The Federal Communications Commission repealed the rules mandating network neutrality last year, but until Thursday the FCC hadn’t announced the day that the deed would become official. Now we have it: June 11, 2018. In one month, internet service providers like Comcast and Verizon will be allowed to exert significantly more control over how Americans access the web. That might mean blocking access to websites, slowing down connections as they please, or charging websites a fee to reach users at faster speeds. Under the news rules, anything goes as long as internet providers say in their terms of service that they reserve the right to do so. And all of this will happen against a backdrop in which most Americans only have one or two options for high-speed internet.
The repeal of the network neutrality rules, which were put in place by the Obama-era FCC to prevent internet providers from throttling speeds and blocking access to information online, was on the top of current FCC Chairman Ajit Pai’s agenda as soon as he took over the agency in 2017. In December 2016, the month before President Trump appointed Pai, the chairman said he planned to “fire up the weed whacker and remove” the network neutrality rules, which he says hinder innovation. While they’d certainly argue otherwise, Comcast, Verizon, and AT&T seem to have done plenty of innovating even with the rules in place. All three companies have said on investor calls that investment in their networks has actually increased since 2015, after the Obama-era rules were on the books.
The repeal didn’t happen without a fight. Opposition to the decision to rescind the rules garnered more public comments than any rulemaking in the FCC’s history. Last year, 23 million comments poured into the FCC on the issue, the overwhelming majority in favor of upholding the network neutrality protections. And this was despite a comment process marred by meddling corruption (largely in favor of repeal), which caused some commissioners on the FCC to call for the network neutrality actions to be put on hold until the commission could sort out the myriad red flags that popped up during the public participation process. Thousands of bots submitted comments. Others were made under stolen identities (including the names of dead people). Hundreds of thousands came from Russian email addresses, and they mostly were in favor of rescinding the open internet rules. The FCC’s electronic public input system was even hit last year by a mysterious cyberattack, which is subject to an ongoing federal investigation.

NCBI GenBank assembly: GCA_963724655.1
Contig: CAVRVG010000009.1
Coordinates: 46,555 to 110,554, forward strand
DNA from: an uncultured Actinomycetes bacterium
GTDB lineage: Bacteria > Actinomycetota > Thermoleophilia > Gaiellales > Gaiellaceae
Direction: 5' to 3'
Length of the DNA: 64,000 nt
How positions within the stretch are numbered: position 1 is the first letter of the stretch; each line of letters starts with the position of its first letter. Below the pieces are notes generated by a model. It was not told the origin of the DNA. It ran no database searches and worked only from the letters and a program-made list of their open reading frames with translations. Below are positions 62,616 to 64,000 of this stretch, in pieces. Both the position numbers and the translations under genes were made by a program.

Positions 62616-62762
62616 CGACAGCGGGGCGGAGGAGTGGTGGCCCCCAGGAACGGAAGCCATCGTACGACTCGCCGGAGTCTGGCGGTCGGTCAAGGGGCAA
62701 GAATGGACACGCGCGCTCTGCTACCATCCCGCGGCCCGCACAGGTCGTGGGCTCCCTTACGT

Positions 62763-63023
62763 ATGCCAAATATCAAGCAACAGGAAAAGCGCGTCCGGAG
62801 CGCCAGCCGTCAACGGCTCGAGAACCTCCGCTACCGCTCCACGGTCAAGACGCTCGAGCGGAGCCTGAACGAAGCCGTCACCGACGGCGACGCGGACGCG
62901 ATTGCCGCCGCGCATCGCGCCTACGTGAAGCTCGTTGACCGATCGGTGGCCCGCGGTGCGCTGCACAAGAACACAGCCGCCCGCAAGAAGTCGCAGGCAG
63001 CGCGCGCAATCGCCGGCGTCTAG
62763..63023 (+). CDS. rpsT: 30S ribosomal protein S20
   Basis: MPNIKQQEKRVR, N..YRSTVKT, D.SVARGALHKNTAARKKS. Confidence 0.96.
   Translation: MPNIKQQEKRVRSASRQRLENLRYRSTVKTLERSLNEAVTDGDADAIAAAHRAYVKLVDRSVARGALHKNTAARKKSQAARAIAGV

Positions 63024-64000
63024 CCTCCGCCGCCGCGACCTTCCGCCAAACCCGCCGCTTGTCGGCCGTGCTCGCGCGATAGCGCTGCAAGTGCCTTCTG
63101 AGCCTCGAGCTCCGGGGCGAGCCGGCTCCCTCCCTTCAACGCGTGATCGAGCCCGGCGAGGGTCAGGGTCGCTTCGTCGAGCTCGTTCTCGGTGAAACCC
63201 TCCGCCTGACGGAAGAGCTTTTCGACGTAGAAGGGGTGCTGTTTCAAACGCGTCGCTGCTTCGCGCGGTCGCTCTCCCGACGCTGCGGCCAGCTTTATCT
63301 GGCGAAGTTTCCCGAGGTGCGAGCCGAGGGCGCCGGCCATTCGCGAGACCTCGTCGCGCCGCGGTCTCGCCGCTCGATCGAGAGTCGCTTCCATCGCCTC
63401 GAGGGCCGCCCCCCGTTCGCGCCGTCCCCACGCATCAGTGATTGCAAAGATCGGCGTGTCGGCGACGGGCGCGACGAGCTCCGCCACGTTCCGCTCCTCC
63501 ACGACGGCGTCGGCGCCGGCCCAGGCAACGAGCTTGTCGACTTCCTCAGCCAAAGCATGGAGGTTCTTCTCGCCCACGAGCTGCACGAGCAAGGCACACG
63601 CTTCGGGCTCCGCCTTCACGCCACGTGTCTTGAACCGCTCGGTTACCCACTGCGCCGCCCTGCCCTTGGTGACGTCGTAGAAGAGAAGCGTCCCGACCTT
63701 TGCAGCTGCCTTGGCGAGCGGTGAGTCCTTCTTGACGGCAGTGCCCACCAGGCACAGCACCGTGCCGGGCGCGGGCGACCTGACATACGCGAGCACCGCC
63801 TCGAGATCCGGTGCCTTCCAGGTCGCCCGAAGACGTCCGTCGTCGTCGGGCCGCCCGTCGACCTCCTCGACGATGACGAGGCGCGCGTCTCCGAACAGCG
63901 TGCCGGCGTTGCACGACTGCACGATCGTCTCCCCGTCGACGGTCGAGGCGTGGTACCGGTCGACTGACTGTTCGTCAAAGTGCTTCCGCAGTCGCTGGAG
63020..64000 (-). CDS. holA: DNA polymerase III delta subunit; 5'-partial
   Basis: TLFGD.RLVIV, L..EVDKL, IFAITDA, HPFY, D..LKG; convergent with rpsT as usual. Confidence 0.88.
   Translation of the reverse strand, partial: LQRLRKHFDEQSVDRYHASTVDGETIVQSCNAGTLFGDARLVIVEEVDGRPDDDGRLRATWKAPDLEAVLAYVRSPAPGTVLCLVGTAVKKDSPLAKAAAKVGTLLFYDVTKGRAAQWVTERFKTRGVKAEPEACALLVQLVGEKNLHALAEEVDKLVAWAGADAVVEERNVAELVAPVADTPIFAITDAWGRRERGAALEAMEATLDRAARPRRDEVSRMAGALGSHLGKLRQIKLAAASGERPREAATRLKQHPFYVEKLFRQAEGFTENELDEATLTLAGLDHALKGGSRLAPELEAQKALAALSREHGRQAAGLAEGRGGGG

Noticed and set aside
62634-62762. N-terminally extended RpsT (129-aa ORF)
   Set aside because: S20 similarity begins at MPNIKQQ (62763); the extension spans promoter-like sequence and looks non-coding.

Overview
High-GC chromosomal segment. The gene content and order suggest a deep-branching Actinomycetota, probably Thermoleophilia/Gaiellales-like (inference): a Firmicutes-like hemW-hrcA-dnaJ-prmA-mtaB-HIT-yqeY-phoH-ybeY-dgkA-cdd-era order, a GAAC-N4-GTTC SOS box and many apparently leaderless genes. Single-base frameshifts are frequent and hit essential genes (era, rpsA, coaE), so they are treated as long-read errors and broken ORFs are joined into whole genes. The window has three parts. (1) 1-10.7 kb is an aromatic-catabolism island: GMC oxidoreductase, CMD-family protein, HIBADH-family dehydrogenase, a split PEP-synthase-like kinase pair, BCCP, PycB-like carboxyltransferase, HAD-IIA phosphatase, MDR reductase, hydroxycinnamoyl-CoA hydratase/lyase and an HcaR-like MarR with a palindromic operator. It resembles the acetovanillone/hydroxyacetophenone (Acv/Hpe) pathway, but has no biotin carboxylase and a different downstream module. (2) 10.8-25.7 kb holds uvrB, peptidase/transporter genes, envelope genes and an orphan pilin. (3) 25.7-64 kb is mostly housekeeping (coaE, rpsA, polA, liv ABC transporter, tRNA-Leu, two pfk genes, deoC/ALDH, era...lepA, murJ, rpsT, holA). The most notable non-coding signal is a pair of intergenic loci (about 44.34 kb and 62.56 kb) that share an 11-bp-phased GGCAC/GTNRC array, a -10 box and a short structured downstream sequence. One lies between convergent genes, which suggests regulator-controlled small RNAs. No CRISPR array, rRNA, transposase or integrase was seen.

Still, none of this derailed Pai’s deregulatory agenda, which is expected to be hit with multiple lawsuits challenging the network neutrality rollback on the grounds that public agencies are legally required to engage in a fair public comment process in the course of passing new policy. Some states’ attorneys general have moved to sue the FCC for moving forward with the net neutrality repeal despite the serious snafus that have corrupted the public engagement process. And governors in New York, Montana, and Hawaii have issued executive orders that bar state offices from doing any business with internet providers that don’t adhere to basic network neutrality protections, like prohibitions on speeding up access to sites that pay to reach users at faster speeds.
Democrats on Capitol Hill are fighting back, too. On Wednesday, Senate Democrats filed a petition to undo or prevent a repeal of network neutrality protections. The petition, which was introduced under what’s called a Congressional Review Act resolution, will force a vote in the Senate that would only need a simple majority to pass. Right now, 49 democratic senators and one republican, Sen. Susan Collins of Maine, have said they’ll vote in favor. And with Sen. John McCain absent because of his cancer treatment, 50 votes would be enough to send the resolution to the House. There it hits bigger roadblocks. House Republicans outnumber democrats 236-193, which means at least 20 Republicans would have to get on board if every Democrat voted in favor. Then President Trump would have to sign on—an unlikely prospect, to put it mildly. But even a symbolic legislative defense of network neutrality helps keep the issue alive, and the midterm elections aren’t far off. There’s a lot of fight left in this particular struggle for the future of the net.